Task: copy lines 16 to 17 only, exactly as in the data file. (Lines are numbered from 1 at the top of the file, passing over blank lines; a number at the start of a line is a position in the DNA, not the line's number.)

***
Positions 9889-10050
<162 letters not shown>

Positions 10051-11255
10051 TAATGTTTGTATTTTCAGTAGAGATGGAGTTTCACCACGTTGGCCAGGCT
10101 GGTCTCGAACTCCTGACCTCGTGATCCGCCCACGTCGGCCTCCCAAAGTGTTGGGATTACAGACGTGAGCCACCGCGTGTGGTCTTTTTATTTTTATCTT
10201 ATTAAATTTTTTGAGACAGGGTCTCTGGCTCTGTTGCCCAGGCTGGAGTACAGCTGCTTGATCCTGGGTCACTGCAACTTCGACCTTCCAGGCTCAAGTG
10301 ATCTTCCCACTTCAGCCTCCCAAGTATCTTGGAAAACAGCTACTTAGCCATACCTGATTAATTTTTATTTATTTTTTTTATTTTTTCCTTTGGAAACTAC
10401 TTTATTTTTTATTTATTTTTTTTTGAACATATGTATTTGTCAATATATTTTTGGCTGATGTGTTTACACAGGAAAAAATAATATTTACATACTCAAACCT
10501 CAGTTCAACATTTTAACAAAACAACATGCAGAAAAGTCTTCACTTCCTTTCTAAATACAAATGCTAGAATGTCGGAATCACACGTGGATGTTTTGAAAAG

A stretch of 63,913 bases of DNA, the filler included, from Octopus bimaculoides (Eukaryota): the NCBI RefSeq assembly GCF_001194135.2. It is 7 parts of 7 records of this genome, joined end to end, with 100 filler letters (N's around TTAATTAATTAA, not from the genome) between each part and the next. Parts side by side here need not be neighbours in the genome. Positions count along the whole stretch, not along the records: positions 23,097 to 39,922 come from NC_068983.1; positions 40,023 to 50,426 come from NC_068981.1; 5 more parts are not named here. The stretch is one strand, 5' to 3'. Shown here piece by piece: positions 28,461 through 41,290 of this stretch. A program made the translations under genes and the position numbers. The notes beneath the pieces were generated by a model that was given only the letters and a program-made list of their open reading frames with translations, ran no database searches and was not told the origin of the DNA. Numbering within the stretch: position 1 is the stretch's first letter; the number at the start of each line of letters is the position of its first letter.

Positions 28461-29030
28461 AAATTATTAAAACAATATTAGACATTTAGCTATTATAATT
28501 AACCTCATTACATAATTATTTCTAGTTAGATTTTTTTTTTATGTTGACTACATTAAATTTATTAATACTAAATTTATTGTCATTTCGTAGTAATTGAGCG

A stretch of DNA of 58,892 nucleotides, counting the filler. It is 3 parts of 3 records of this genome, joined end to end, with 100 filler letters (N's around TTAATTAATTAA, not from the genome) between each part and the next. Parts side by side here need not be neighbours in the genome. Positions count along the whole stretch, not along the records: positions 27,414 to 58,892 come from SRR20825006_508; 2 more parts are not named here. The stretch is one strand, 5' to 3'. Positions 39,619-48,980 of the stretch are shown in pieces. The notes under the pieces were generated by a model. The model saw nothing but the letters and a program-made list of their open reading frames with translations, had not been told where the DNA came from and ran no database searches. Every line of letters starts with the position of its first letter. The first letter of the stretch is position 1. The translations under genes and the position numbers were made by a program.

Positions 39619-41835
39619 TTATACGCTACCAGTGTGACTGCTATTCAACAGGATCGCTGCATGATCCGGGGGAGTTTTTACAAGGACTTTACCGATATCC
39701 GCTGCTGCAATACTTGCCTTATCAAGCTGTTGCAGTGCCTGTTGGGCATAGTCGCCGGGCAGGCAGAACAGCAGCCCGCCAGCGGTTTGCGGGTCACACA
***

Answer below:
39619 TTATACGCTACCAGTGTGACTGCTATTCAACAGGATCGCTGCATGATCCGGGGGAGTTTTTACAAGGACTTTACCGATATCC
39701 GCTGCTGCAATACTTGCCTTATCAAGCTGTTGCAGTGCCTGTTGGGCATAGTCGCCGGGCAGGCAGAACAGCAGCCCGCCAGCGGTTTGCGGGTCACACA